Contribution of the receptor guanylyl cyclase GC-D to chemosensory function in the olfactory epithelium

PNAS, 2007, vol. 104, no. 36, 14507-12 published on 04.09.2007, online article
The mammalian main olfactory epithelium (MOE) recognizes and transduces olfactory cues through a G protein-coupled, cAMPdependent signaling cascade. Additional chemosensory transduction mechanisms have been suggested but remain controversial. We show that a subset of MOE neurons expressing the orphan receptor guanylyl cyclase GC-D and the cyclic nucleotide-gated channel subunit CNGA3 employ an excitatory cGMP-dependent transduction mechanism for chemodetection. By combining gene targeting of Gucy2d, which encodes GC-D, with patch clamp recording and confocal Ca2+ imaging from single dendritic knobs in situ, we find that GC-D cells recognize the peptide hormones uroguanylin and guanylin as well as natural urine stimuli. These molecules stimulate an excitatory, cGMP-dependent signaling cascade that increases intracellular Ca2+ and action potential firing. Responses are eliminated in both Gucy2d- and Cnga3-null mice, demonstrating the essential role of GC-D and CNGA3 in the transduction of these molecules. The sensitive and selective detection of two important natriuretic peptides by the GC-D neurons suggests the possibility that these cells contribute to the maintenance of salt and water homeostasis or the detection of cues related to hunger, satiety, or thirst.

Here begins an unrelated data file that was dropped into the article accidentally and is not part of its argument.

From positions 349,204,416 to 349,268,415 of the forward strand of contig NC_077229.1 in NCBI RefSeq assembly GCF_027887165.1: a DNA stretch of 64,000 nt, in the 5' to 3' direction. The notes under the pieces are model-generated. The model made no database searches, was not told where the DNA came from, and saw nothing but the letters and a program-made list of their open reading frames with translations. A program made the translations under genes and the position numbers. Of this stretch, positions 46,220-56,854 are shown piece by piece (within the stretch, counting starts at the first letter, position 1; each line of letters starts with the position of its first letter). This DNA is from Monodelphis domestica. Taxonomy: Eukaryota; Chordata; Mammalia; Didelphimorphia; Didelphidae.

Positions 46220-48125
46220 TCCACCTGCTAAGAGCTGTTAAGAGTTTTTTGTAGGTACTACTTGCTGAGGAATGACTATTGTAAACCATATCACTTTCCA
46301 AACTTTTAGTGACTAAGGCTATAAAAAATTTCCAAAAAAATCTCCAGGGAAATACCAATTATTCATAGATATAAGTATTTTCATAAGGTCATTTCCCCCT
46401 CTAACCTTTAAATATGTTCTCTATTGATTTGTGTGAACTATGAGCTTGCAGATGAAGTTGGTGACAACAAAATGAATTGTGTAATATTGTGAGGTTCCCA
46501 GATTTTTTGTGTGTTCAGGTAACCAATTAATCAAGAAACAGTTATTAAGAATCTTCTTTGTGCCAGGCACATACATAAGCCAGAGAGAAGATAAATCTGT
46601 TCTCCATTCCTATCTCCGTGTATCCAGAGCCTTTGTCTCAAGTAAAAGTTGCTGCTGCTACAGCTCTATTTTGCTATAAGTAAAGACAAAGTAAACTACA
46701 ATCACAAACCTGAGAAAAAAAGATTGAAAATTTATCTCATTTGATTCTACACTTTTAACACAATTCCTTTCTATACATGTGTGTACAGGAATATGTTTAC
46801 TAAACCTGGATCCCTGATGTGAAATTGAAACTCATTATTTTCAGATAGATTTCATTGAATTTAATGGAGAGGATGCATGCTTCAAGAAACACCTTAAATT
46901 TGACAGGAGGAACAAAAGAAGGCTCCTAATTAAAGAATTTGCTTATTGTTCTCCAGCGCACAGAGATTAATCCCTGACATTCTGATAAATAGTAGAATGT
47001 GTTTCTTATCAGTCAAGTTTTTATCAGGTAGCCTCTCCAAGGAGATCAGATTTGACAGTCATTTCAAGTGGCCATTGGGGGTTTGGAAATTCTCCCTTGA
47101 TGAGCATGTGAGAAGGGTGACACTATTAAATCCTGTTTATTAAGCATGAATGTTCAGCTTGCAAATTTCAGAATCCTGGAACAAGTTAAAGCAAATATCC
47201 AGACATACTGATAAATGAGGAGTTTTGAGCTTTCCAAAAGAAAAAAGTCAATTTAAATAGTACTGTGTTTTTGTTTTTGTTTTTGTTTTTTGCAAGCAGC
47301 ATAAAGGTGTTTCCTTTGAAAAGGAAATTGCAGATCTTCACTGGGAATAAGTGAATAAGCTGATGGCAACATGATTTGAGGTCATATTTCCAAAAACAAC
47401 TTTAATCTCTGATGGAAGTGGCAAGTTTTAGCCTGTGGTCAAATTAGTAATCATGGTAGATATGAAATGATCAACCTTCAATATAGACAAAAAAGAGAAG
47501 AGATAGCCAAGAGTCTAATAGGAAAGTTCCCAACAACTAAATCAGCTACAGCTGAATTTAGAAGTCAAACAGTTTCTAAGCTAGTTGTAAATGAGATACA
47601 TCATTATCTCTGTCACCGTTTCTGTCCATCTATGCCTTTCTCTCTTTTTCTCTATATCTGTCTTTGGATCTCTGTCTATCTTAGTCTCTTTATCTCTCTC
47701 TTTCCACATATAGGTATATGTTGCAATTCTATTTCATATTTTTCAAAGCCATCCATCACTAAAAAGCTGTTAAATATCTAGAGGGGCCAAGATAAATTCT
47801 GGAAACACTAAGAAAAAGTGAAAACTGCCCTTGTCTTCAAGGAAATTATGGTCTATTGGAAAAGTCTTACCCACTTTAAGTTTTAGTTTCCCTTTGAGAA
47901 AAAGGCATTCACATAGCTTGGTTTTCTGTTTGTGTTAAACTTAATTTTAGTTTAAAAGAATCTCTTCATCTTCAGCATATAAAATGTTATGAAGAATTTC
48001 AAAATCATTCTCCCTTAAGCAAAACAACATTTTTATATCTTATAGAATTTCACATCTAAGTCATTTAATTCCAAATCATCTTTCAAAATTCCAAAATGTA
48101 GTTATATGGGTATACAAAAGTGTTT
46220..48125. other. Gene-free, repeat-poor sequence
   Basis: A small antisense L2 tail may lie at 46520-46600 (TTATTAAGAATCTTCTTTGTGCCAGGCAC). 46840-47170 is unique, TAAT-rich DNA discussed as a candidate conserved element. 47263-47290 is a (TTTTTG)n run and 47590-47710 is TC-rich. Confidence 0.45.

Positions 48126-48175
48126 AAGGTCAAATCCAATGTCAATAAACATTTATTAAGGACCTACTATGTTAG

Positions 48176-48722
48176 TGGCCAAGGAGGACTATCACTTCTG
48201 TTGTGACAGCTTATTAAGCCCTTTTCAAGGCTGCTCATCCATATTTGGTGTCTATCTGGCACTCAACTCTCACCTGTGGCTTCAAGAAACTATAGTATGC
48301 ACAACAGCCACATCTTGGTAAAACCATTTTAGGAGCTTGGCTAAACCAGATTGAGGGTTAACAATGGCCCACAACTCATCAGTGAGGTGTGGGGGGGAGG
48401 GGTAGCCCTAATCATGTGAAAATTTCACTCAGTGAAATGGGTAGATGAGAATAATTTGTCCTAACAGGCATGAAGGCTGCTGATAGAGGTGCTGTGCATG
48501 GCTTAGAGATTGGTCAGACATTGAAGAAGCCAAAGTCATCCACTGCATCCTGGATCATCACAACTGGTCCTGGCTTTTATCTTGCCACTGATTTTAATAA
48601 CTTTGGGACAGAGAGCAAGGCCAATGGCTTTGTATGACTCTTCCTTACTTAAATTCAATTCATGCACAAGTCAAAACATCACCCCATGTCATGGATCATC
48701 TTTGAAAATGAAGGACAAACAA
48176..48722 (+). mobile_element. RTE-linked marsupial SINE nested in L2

TU München
Helmholtz München
MPI of Neurobiology
MPI of Biochemistry